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Like Math.Max but takes 3 or params of int?


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Where are these numbers? How are they stored? – Kobi Jul 23 '11 at 13:57
up vote 59 down vote accepted

Well, you can just call it twice:

int max3 = Math.Max(x, Math.Max(y, z));

If you find yourself doing this a lot, you could always write your own helper method... I would be happy enough seeing this in my code base once, but not regularly.

(Note that this is likely to be more efficient than Andrew's LINQ-based answer - but obviously the more elements you have the more appealing the LINQ approach is.)

EDIT: A "best of both worlds" approach might be to have a custom set of methods either way:

public static class MoreMath
    // This method only exists for consistency, so you can *always* call
    // MoreMath.Max instead of alternating between MoreMath.Max and Math.Max
    // depending on your argument count.
    public static int Max(int x, int y)
        return Math.Max(x, y);

    public static int Max(int x, int y, int z)
        // Or inline it as x < y ? (y < z ? z : y) : (x < z ? z : x);
        // Time it before micro-optimizing though!
        return Math.Max(x, Math.Max(y, z));

    public static int Max(int w, int x, int y, int z)
        return Math.Max(w, Math.Max(x, Math.Max(y, z)));

    public static int Max(params int[] values)
        return Enumerable.Max(values);

That way you can write MoreMath.Max(1, 2, 3) or MoreMath.Max(1, 2, 3, 4) without the overhead of array creation, but still write MoreMath.Max(1, 2, 3, 4, 5, 6) for nice readable and consistent code when you don't mind the overhead.

I personally find that more readable than the explicit array creation of the LINQ approach.

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If you ask a question like this the performance of a max function is most likely irrelevant, and readability would prevail. – Bas Jul 23 '11 at 14:00
@Andrew: I think it's okay to read in one place. If I had it more than once (but still with 3 parameters every time), I'd probably rather write a custom method than use the LINQ approach. MoreMath.Max(x, y, z) is even more readable than the LINQ approach, IMO. – Jon Skeet Jul 23 '11 at 14:01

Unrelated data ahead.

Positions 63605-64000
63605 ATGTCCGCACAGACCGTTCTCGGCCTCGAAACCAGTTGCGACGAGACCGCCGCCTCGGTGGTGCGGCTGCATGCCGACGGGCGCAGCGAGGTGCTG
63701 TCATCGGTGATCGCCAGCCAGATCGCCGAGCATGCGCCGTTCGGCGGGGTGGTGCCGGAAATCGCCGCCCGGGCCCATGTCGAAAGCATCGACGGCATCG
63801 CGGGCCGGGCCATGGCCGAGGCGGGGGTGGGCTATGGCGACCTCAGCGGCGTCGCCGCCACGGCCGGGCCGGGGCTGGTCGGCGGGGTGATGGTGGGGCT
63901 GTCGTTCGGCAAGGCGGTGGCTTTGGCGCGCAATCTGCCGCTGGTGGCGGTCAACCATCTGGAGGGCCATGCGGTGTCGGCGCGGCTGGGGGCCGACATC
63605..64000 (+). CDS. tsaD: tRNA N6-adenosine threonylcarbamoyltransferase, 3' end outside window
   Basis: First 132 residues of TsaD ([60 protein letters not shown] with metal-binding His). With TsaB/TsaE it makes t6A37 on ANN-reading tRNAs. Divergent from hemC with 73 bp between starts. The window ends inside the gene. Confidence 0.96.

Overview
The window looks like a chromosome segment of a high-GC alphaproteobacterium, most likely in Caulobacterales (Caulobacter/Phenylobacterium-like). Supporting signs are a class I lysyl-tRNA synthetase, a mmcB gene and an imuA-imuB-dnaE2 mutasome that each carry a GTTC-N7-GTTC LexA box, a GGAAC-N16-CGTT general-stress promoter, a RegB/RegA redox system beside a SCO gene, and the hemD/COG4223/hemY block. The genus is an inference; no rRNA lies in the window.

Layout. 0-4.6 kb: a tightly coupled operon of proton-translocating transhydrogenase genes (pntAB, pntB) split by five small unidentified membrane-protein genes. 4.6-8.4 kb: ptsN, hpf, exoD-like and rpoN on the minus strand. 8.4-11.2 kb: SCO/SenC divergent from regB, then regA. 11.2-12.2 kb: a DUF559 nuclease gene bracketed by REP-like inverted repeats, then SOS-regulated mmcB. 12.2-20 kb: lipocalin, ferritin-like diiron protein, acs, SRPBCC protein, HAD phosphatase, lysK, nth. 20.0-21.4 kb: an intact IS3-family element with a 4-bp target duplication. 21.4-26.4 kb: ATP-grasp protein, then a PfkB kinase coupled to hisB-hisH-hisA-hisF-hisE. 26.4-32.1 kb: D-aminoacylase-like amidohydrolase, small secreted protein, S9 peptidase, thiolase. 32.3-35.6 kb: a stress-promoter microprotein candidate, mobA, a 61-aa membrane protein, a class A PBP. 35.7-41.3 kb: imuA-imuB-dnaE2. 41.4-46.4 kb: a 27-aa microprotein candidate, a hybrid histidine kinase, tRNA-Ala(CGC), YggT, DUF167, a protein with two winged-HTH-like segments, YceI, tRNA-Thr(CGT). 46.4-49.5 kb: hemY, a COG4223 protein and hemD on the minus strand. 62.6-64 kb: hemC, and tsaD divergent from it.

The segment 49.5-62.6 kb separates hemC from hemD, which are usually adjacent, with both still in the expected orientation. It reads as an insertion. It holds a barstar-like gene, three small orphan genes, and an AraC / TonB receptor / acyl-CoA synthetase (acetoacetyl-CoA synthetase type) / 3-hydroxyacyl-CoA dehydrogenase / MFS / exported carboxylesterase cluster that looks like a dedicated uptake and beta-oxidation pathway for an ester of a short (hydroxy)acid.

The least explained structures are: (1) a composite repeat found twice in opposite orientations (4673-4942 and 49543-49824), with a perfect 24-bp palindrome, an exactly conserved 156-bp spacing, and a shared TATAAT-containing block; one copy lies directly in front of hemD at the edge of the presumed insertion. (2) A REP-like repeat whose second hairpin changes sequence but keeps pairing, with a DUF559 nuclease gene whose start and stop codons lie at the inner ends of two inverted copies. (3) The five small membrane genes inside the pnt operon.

Why you not used just public static int Max(params int[] values) ? – Navid Rahmani Jul 23 '11 at 19:57
@Navid: Because calling that as Max(1, 2, 3) will create an array for no reason. By providing a few overloads for relatively small numbers of parameters, you can make it more efficient without affecting readability of the caller. – Jon Skeet Jul 23 '11 at 22:27

You could use Enumerable.Max:

new [] { 1, 2, 3 }.Max();
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I didn't know you could create an Enumerable with []. Nifty. – Mateen Ulhaq Jan 29 at 3:53
@MateenUlhaq it is short hand for new int[] { 1,2,3 }. So it is an array of type int, which is implicitly determined by its content. – Mixxiphoid Feb 22 at 9:52

Linq has a Max function.

If you have an IEnumerable<int> you can call this directly, but if you require these in separate parameters you could create a function like this:

using System.Linq;


static int Max(params int[] numbers)
    return numbers.Max();

Then you could call it like this: max(1, 6, 2), it allows for an arbitrary number of parameters.

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Yup, as per my edited answer too... except I'd definitely want to call it Max rather than max, and make it static :) By overloading it for fewer parameters, you can make it more efficient too. – Jon Skeet Jul 23 '11 at 14:07
@Jon Skeet: should we be really writing functions for one liners like this? – naveen Jul 23 '11 at 14:24
@naveen: Absolutely, if it makes the code clearer, and you're using it in multiple places. Why not? – Jon Skeet Jul 23 '11 at 14:26
@Jon Skeet: thanks for clarifying. that was a design doubt i had for long. to or not to :) – naveen Jul 23 '11 at 14:34

As generic

        public static T Min<T>(params T[] values) {
            return values.Min();

        public static T Max<T>(params T[] values) {
            return values.Max();
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off topic but here is the formula for middle value.. just in case someone is looking for it

Math.Min(Math.Min(Math.Max(x,y), Math.Max(y,z)), Math.Max(x,z));
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Let's assume that You have a List<int> intList = new List<int>{1,2,3} if You want to get a max value You could do

int maxValue = intList.Max();
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If, for whatever reason (e.g. Space Engineers API), System.array has no definition for Max nor do you have access to Enumerable, a solution for Max (or Min) of n values is:

public int Max(int[] values) {
    if(values.Length < 1) {
        return 0;
    if(values.Length < 2) {
        return values[0];
    if(values.Length < 3) {
       return Math.Max(values[0], values[1]); 
    int runningMax = values[0];
    for(int i=1; i<values.Length - 1; i++) {
       runningMax = Math.Max(runningMax, values[i]);
    return runningMax;
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